Maybe you’re already convinced that workplace diversity is valuable. Perhaps you’ve switched up some of your recruiting tactics, broken away from the norm and hired people outside your typical talent pool.
But look closer.
What does your leadership team look like? Does everyone appear, sound and think similarly? If so, you may have more room to diversify your company.
After all, building an inclusive workplace culture takes more than hiring diverse talent for entry and mid-level positions. For your business to benefit fully from workplace inclusivity – which may include improved revenues and increased innovation – it’s vital you hire more women and minorities for the C-suite and other key posts.
If you’re committed to fostering leadership diversity, these five steps can help.
1. Understand what it means to be diverse
People often associate diversity solely with race, ethnicity and gender. And while these are important factors, diversity goes much further and includes:
- Physical ability
- National origin
- Sexual orientation
- Religious beliefs
- Socioeconomic background
- Veteran status
- Parent or family caregiver status
As this list illustrates, diversity is about representation. If you’re committed to boosting diversity, work to ensure an array of people ‘see’ themselves in your workplace – from entry level to leadership posts.
2. Make sure stakeholders are on board
Stakeholders are essential to diversifying leadership. Connect with them to explain the advantages inclusion can offer your company.
- Financial benefits
Leading with the financial advantages is a solid way to approach the conversation with stakeholders. In fact, according to the federal Office of Personnel Management, diversity can help boost innovation, which can lead to better employee performance, higher revenue gains and more profitability.
- Better talent
Jobseekers pay attention to organisational diversity. Inclusion (or its absence) oftentimes can influence younger candidates’ decision-making. Lacking diversity could cost companies top talent, since those candidates may choose to work for businesses that demonstrate more inclusiveness.
Nationwide, corporate inclusivity laws are becoming more standard. And with that comes various regulations to which companies must adhere. Having a diverse leadership team already in place can be beneficial when facing an assortment of complex compliance regulations.
3. Consult a diversity, equity and inclusion expert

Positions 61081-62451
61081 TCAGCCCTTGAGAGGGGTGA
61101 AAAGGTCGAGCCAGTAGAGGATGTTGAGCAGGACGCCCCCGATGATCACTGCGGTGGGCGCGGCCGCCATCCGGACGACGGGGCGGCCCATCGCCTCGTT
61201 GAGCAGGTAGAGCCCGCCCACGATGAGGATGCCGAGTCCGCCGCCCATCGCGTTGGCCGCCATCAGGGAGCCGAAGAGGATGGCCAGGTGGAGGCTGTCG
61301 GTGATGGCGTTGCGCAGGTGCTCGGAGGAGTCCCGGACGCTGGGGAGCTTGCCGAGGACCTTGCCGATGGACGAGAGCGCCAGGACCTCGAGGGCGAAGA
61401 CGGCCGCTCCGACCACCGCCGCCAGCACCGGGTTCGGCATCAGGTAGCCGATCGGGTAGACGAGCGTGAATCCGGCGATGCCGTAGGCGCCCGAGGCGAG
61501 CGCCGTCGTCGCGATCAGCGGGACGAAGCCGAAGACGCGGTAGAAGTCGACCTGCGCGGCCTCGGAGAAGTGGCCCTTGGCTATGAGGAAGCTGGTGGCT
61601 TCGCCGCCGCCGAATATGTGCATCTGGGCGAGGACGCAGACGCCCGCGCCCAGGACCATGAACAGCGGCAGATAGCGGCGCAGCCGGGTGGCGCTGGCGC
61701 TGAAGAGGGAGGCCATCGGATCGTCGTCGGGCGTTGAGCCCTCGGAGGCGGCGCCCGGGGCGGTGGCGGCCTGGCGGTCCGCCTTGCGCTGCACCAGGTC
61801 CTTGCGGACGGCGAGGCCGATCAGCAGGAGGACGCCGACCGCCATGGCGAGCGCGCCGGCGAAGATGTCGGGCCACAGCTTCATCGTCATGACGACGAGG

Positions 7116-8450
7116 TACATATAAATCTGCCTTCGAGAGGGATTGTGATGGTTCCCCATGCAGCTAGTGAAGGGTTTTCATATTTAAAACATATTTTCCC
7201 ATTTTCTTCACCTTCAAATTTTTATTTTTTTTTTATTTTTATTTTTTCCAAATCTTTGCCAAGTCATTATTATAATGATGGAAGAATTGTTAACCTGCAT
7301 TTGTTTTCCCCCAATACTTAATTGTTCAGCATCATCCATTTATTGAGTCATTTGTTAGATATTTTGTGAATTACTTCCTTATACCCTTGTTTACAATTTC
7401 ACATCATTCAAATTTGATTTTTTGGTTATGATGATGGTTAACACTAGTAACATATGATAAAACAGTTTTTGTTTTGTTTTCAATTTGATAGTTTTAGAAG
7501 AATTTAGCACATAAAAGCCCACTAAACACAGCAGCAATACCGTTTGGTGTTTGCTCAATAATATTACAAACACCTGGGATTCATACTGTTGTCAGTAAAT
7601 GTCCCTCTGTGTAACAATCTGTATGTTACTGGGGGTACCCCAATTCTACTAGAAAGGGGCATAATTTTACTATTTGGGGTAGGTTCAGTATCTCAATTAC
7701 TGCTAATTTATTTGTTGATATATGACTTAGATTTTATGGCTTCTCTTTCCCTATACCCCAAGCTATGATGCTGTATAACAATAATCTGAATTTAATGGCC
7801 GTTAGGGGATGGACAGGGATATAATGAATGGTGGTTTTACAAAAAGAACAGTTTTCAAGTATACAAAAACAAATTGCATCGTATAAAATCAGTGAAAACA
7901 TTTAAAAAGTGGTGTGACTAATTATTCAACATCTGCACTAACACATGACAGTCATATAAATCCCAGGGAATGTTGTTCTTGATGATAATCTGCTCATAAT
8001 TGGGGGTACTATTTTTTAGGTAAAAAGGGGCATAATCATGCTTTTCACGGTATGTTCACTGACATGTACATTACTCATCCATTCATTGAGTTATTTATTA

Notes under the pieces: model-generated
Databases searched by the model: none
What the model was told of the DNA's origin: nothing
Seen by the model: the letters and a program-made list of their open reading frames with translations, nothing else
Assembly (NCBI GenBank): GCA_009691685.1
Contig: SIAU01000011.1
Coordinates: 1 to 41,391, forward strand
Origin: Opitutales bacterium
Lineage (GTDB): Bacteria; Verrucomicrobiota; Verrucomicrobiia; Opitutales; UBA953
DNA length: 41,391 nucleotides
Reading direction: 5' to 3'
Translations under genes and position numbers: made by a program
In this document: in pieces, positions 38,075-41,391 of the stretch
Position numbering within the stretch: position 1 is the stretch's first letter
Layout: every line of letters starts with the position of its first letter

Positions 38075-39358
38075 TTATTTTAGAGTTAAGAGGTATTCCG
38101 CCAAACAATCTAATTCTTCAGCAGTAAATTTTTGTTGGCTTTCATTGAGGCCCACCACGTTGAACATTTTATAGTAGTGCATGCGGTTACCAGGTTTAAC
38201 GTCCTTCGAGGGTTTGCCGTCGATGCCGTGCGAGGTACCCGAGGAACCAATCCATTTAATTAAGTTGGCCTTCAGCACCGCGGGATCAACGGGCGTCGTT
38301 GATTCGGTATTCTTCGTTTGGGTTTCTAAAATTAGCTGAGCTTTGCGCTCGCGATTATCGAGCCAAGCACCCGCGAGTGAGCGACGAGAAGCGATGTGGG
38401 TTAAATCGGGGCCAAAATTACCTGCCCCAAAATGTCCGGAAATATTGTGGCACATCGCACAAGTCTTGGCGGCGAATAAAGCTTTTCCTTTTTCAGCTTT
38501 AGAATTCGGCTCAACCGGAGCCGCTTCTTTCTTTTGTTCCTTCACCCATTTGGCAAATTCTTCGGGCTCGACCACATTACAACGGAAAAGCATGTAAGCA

To help ensure you take the right steps when seeking to diversify your leadership team, it can be helpful to connect with outside experts.
These professionals will not only have the knowledge you need, but also the tools, resources and know-how to help you steer the essential conversations to be had around the relevant, related topics.
Furthermore, when these specialists are also trained in HR compliance, they can help your company navigate local, state and federal laws and regulations, too.
4. Hire the right person for the role
Hiring executive-level talent is similar to hiring in other positions, in that you’re searching for the best person for the job. And therein lies the dilemma, particularly if you’re leaning on old methods of hiring which result in less diverse candidates. Why? Because many traditional approaches can result in narrower, less-diverse candidate pools.
If you’re fully committed to diversifying your leadership, consider:
- Promoting from within
- Reaching out to career service offices at multicultural colleges as well as women’s campuses
- Overhauling job descriptions to ensure neutral, inclusive wording
- Practicing ‘blind hiring’ – recruiting method through which you omit information that can expose a candidate’s demographics – to help minimize unconscious bias
Remember: The recruiting process can be a chance to collaborate with others (HR specialists, industry professionals, professional organisations) who share your commitment to diversity. With their help, you may find a wider, more inclusive group of qualified candidates.
5. Offer diversity support resources
Once you’ve hired and trained a more diverse team, it’s important to continue nurturing workplace diversity. Integral to that endeavour is helping members of your diverse workforce connect with co-workers who share common traits, experiences and perspectives.
This can be done by creating employee resource groups (ERGs). These groups can help reinforce connections and belonging between employees, potentially lengthening their tenure with your company. The longer these employees stick around, the more apt they are to move up the ranks to become future leaders.
In other words, ERGs can play a meaningful role in talent development. For instance, group leaders can offer lunch-and-learn events, bring in guest speakers and facilitate peer mentoring, all with an eye to helping employees advance their careers.
Creating diversity in leadership requires planning, dedication and a commitment to on-going staff development. Yet sustained effort can help your company attract the right talent and build a better workforce – all while potentially increasing innovation and revenue.
Originally published on Vistage Research Center.